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Georgieva to head IMF for a second term

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Kristalina Georgieva has won a second five-year term as IMF managing director, ahead of the start of the fund’s spring meetings in Washington next week. 

Georgieva, who has been in the role since the autumn of 2019, was the sole candidate for the position. However, it was only after European leaders signalled that they would endorse her last month that her candidacy was assured.

The Bulgarian economist faced controversy in 2021 over her role in a scandal relating to her time at the World Bank, with an internal inquiry accusing her of directing efforts to artificially boost China’s ranking in the lender’s influential annual Doing Business report.

Georgieva said at the time that she fundamentally disagreed with the conclusions of the World Bank report. The IMF executive board later declared it had “full confidence” in the managing director, after launching its own internal probe.

Her desire for the IMF to play a bigger role in mitigating climate change, and the departure of former senior official David Lipton, are also thought to have led to some criticism from shareholders and fund staff.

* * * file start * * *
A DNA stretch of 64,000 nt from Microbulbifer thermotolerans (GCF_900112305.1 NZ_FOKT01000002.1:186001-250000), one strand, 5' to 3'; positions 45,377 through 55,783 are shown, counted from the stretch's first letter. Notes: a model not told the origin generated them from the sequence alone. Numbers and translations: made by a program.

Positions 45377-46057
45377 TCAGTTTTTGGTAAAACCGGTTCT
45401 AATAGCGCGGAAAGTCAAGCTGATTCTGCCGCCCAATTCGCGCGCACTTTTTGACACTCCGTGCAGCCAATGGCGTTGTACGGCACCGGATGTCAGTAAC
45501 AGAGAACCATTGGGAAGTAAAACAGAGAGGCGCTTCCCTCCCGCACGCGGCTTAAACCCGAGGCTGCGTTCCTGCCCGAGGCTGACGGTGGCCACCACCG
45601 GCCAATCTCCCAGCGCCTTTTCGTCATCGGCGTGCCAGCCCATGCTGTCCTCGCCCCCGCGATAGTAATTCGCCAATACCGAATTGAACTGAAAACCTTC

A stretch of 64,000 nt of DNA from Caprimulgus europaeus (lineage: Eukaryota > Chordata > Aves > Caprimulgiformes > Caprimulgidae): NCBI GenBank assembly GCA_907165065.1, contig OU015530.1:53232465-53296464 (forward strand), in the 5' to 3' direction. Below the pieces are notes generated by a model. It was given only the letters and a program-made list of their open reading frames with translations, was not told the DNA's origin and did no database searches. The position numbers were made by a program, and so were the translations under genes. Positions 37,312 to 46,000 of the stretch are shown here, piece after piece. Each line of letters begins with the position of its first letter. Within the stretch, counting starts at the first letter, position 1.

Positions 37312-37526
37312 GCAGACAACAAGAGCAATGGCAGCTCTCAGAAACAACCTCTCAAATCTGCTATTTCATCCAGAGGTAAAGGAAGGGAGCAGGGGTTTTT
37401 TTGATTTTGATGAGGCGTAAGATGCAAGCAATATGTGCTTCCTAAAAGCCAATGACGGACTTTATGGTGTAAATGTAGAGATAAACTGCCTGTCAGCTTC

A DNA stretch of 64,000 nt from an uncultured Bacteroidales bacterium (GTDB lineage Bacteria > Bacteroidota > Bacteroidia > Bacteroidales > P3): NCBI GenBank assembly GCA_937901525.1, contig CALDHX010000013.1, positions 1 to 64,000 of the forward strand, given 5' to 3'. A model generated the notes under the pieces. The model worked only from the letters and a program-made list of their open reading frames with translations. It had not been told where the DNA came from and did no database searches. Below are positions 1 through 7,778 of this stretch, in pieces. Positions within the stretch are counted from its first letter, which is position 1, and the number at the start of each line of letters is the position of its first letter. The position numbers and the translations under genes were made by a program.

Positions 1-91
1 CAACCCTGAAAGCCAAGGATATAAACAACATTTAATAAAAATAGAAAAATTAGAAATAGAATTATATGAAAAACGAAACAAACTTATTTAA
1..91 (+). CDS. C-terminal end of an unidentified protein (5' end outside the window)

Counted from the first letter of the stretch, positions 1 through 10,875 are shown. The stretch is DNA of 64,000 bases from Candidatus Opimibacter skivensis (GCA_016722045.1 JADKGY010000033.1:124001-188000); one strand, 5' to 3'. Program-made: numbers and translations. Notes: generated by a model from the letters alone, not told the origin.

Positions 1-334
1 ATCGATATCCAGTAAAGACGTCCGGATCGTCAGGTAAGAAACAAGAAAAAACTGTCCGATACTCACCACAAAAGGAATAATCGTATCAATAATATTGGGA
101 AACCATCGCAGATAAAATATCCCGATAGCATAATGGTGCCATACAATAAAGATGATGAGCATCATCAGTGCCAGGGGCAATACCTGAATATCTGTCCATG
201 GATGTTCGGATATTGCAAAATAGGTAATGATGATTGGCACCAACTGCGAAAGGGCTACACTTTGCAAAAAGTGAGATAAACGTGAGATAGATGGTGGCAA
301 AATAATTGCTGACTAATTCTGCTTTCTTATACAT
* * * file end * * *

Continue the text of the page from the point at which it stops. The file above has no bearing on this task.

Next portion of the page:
However, Georgieva also managed to steer the IMF through the pandemic, with it approving more than $360bn in new financing; debt service relief to the poorest countries; and an allocation of special drawing rights, the IMF’s in-house unit of account, worth $650bn. In 2023, the fund also approved a $15.6bn aid package for Ukraine, the first time it had done so for a country at war.

“In taking this decision, the board commended Ms Georgieva’s strong and agile leadership during her term, navigating a series of major global shocks,” board co-ordinators Afonso Bevilaqua and Abdullah BinZarah said on Friday.

Georgieva said she was “deeply grateful for the trust and support” the board had placed in her.

She is set to welcome leaders to the US capital over the coming days, where IMF officials are expected to warn finance ministers and central bank governors that they need to do more to boost productivity and lower fast-rising debt burdens. That is despite upgrades to their global economic projections showing that the global economy has managed to avoid a much-feared recession.

The fund will also host a Global Sovereign Debt roundtable, where it is hoped China and other big bilateral creditors can make progress on restructuring the debts of some of the world’s most vulnerable economies.

Europe holds sway in nominating successful candidates for the managing director job at the IMF, with the position taken by someone from the continent. World Bank presidents tend to hail from the US or hold US citizenship.

Paschal Donohoe, Ireland’s former finance minister, was mooted as a possible candidate earlier this year, but eventually decided not to run. 

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